Figure 2.

Population replacement and population suppression. (a) In population replacement strategies, the wild population is invaded by a heritable modification (e.g. transgene [5,9] or pathogenic Wolbachia [8]) that reduces the vector competence of the mosquitoes that carry it. The number of competent vectors therefore declines, but the total number of (female) mosquitoes remains relatively constant, though possibly with some transient change during the invasion. (b) In contrast, a population suppression strategy aims to reduce the total number of vector mosquitoes. The two panels illustrate the changes in female population number and type over time for the two strategies. In both cases the situation will eventually reverse due to various pressures such as resistance, mutation, immigration, etc, unless some maintenance activities are undertaken.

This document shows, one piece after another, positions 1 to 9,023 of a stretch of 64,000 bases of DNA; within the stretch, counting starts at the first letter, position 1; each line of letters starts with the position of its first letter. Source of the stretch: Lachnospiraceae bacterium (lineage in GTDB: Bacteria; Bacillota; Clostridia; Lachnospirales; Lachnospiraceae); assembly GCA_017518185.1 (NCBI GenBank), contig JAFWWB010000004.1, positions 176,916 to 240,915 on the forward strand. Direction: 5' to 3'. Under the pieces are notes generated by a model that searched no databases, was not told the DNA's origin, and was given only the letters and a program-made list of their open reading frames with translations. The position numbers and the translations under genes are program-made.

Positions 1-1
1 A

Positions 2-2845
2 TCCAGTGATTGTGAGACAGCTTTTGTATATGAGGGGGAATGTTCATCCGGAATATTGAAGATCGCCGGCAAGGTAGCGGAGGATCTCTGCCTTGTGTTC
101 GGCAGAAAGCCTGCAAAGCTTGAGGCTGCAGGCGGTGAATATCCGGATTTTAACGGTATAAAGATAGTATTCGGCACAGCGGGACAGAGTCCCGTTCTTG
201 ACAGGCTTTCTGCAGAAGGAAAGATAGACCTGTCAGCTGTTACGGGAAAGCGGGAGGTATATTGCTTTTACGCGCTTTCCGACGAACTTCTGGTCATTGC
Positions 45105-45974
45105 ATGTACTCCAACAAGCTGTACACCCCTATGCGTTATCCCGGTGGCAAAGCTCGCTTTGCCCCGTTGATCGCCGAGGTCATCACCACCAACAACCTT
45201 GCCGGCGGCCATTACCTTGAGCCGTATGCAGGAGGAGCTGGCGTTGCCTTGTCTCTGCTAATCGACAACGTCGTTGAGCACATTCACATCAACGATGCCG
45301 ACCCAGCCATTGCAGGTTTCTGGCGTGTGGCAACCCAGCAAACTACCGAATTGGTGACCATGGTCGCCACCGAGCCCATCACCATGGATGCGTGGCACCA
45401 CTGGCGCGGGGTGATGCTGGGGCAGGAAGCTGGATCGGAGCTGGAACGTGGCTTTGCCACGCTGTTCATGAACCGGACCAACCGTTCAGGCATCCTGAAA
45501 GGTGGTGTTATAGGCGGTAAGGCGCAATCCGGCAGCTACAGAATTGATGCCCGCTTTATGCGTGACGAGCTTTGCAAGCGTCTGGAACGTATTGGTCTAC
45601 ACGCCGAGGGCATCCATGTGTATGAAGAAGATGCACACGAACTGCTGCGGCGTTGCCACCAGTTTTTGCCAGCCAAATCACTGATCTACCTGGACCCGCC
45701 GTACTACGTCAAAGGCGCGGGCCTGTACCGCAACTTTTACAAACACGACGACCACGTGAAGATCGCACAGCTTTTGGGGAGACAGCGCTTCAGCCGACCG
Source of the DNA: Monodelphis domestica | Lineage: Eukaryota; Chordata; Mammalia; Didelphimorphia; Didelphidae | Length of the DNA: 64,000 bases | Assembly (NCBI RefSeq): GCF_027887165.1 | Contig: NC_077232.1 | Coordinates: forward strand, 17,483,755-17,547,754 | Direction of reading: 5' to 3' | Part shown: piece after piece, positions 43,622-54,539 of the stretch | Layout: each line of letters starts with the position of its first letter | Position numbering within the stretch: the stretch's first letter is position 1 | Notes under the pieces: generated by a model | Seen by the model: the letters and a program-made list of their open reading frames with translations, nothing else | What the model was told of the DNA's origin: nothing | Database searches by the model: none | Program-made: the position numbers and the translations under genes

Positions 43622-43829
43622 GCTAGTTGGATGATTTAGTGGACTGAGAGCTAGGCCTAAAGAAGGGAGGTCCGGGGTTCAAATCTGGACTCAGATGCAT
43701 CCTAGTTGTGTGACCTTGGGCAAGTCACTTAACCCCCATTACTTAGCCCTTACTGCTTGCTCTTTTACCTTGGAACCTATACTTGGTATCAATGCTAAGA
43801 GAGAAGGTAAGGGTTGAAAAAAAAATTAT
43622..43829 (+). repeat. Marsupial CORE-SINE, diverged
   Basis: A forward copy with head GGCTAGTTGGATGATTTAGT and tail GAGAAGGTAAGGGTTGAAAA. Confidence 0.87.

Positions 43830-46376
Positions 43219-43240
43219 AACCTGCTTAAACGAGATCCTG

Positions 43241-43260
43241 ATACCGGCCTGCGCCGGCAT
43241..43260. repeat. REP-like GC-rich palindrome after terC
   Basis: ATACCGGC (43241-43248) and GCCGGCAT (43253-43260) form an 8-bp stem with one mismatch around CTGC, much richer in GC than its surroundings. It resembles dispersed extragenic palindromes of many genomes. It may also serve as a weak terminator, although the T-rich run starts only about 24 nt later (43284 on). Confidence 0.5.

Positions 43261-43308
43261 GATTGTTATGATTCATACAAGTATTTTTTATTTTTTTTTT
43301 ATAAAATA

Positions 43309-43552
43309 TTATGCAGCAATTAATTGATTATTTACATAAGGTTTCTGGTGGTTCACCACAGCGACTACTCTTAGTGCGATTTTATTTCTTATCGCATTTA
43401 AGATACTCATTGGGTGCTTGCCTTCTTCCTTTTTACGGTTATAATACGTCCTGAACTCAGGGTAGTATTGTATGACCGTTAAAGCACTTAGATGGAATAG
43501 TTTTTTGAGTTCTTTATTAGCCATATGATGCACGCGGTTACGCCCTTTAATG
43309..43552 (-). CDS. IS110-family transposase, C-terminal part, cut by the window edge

Alphey Journal of Biology 2009 8:40   doi:10.1186/jbiol143
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